Since 2002, Mugabe has faced censure and sanctions from the United States and Europe, but he treats these rebukes as badges of honor. (One consequence of America’s diminished authority since the invasion of Iraq has been that bullies around the world feel emboldened to scorn the West; Mugabe likes to tell his critics to “go hang.”) He has also been able to take comfort in the fact that African leaders have supported him, even as he insults them by insisting that his thuggery and his many failings are the expression of his African authenticity. South Africa, the regional power, has for years touted a policy of “quiet diplomacy” toward Zimbabwe—a euphemism for silently indulging Mugabe’s crimes and giving him a stamp of legitimacy when he has stolen elections. Why South Africa should provide this service is a matter of speculation. No doubt, President Thabo Mbeki and, to a degree, his predecessor, Nelson Mandela, don’t want to dishonor a fellow liberation leader. Yet they have dishonored themselves by failing to stand up to an oppressor who is as contemptuous of his people as Ian Smith was.
Still, last week, when Mugabe was summoned to account for Zimbabwe’s plight at a meeting of the region’s heads of state in Dar es Salaam, Tanzania, it was widely reported that he had exhausted his neighbors’ indulgence. Given the gratuitousness and the extremity of Mugabe’s latest fits of violence, coupled with the fact that thousands of refugees were braving the crocodile-infested Limpopo River to enter South Africa illegally, the prevailing story in the press and among diplomats was that the dictator was finally approaching his endgame. Even if that were true, there is no obvious way to prepare a democratic succession of power. The resilience of the M.D.C. is impressive, but it is a weak party, inexperienced and internally divided, and the only alternatives are rival factions within Mugabe’s Zanu-PF Party, which are controlled by his old enforcers—former leaders of the Army and the security forces—who have grown immensely rich in the course of the country’s impoverishment.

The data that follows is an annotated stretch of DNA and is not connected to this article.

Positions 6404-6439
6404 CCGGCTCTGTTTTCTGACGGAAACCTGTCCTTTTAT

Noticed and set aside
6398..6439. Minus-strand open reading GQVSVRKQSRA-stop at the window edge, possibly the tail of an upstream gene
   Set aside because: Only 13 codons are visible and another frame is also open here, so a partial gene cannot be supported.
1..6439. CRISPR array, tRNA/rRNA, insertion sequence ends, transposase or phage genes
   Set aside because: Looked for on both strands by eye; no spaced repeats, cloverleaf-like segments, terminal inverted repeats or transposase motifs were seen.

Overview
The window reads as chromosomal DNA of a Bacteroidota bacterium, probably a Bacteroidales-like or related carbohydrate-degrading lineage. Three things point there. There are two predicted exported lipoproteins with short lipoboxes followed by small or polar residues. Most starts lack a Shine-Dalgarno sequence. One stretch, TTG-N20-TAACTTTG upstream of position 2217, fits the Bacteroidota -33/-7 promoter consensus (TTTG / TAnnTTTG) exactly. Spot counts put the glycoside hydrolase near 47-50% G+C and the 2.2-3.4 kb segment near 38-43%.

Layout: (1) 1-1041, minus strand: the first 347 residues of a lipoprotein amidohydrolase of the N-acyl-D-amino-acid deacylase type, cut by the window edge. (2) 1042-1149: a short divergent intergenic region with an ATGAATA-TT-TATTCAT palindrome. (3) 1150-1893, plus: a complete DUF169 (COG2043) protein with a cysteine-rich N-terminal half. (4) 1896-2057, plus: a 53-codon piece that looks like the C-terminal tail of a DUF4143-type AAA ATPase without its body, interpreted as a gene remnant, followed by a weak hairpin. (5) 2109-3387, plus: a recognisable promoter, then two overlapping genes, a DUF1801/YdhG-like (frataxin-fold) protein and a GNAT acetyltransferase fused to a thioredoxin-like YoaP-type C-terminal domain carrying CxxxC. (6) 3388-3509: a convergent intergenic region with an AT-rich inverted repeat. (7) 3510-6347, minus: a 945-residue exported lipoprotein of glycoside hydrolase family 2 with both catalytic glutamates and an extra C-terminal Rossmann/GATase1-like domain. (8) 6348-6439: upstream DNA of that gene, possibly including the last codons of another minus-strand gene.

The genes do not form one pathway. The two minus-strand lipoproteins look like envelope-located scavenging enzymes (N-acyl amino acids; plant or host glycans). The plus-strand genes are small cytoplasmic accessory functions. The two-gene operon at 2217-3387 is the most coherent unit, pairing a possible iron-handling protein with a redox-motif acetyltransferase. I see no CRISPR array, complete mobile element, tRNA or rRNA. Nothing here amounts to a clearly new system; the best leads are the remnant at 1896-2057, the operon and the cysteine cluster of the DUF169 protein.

Mugabe, meanwhile, remains defiant. He has begun campaigning for another term as President, and as he left for Dar es Salaam his police surrounded M.D.C. headquarters and again detained Tsvangirai and other members of the Party’s leadership. Mugabe said that he was looking forward to the solidarity of his fellow African leaders, and he flew home boasting, “We got full backing.” They did ask him about Tsvangirai, and Mugabe reported, “I told them he was beaten but he asked for it.” The meeting concluded with the leaders appointing Thabo Mbeki to encourage dialogue between Mugabe’s government and the opposition, and issuing a call for Western governments to lift their sanctions, while demanding nothing in exchange. “He will continue to tell the West to go hang,” Mugabe’s spokesman explained, but it was obvious that it was Zimbabwe that was being left to the gallows.